Apple seems to have painted themselves into a corner by being perfectly reasonable. You see, they recently updated the Mac Pro tower, and it turned out to be the Mac Studio Ultra in a bigger box. The pci-e slots inside are barely of any use since GPUs are not supported, and the machine is inherently un-expandable; you can’t add more RAM, for instance. So, while this machine is extremely powerful, it’s by no means an open-ended system you can expand to fit your extreme workflow – for instance, trying to do fluid dynamics simulations or something. So, basically, the biggest Mac is great at doing normal Mac things, such as movies and audio, but it doesn’t extend into high-end scientific or engineering workflows. Is that a problem? I don’t think so, and let me explain why.
What Apple did right was design a range of machines that covers their professional and prosumer user base; people who make videos in Final Cut, make music in Logic Pro, or edit photos in Lightroom and Photoshop. They made excellent laptop range that covers everything from writing articles and checking Twitter in Starbucks, to the most complex software design, or audio, video and photography work. Then they made a desktop range that covers all of that and extends deeply into professional studio use, and I don’t think they left even a fraction of their traditional or potential user base uncovered. Heck, even I got a desktop Mac, which I resisted so far because all they had either came built into a display, overheated under load or cost extreme money while offering no benefits over what I had. The drawback of the current Mac lineup is that it doesn’t extend endlessly, and some, like Linus, will whine over that, while I might offer a more constructive approach.
You see, there’s only as much you can expect a desktop machine to do, and M2 Ultra actually exceeds this expectation by far. In order to exceed this ceiling, Apple would have to completely redesign the system that’s perfectly good for 99.9999% of their user base, in order to cater to the affectations of those who actually need a supercomputing cluster but aren’t technologically savvy enough to realize it. In order for Apple to try to artificially meet this almost non-existing demand, they would have to create a completely new architecture centered around a passive bus motherboard and Max/Ultra daughterboard cards that connect over this bus the way two Max chips are edge-connected to form the Ultra; in essence, combine the infinity fabric and PCIe technologies and make it work. The engineering overhead would be immense, and they would only sell a handful of those machines because the demand at such a high-end of computational needs is very slim.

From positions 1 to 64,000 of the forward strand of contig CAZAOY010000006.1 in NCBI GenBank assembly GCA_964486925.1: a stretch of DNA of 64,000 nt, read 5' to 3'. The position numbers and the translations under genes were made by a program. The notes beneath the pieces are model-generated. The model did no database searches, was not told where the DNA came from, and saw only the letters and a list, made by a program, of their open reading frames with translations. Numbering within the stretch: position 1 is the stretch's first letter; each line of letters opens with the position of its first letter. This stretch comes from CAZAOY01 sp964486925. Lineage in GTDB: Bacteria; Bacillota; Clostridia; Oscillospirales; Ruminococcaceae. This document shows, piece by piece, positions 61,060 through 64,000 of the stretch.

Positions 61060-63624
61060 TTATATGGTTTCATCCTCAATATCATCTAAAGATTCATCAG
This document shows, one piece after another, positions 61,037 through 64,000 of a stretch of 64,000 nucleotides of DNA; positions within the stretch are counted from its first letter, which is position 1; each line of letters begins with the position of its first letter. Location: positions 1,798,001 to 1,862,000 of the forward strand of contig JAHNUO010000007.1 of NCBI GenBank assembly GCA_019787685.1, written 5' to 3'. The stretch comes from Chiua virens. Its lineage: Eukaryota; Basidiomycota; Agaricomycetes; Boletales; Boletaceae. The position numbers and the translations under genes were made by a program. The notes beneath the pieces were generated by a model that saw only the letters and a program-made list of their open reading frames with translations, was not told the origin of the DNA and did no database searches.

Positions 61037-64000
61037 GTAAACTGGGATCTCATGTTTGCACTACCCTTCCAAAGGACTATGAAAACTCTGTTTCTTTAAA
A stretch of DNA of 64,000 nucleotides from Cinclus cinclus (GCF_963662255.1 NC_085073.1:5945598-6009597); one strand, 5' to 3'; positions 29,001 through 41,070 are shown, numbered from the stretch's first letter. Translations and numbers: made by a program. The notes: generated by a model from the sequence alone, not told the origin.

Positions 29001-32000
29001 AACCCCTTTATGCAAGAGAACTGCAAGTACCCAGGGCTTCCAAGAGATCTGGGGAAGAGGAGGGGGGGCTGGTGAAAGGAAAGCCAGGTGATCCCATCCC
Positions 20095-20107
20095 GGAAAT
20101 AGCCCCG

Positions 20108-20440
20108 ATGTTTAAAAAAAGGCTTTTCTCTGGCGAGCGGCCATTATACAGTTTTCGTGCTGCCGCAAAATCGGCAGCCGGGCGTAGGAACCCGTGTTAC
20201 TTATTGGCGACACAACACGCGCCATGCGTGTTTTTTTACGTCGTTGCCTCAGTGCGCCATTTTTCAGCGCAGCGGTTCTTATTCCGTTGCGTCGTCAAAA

Alternatively, those who actually want to perform complex computations should make their software cluster-friendly (basically, dump workload packages onto a NAS stack, and have the cluster nodes run workload processors that pop packages from the workload stack, process them and push them onto a result stack, and when that is done, have some script go through the results, check their integrity and assemble it all into the end product). Then you could have multiple Mac Mini or Studio devices connected to the LAN, processing the work you give them, and you could extend this infinitely, and the demands on an individual node would be such that you could optimize it for cost-effectiveness by buying the base Mac Mini or Mini Pro devices by the truckload. This kind of work is usually done on Linux nodes, but a modern Mac is so power-efficient that it has genuine advantages for cluster applications.
So, basically, the Mac lineup is truly powerful enough, and it allows for open-ended design for those who need endless computational power; it’s just not open-ended inside a single chassis, which is only a problem if you have unrealistic expectations, or a workflow that is poorly designed, by not breaking down the job into manageable components. Honestly, I could write such a cluster setup myself in less time than it would take me to start whining about lack of power and tasks taking too long.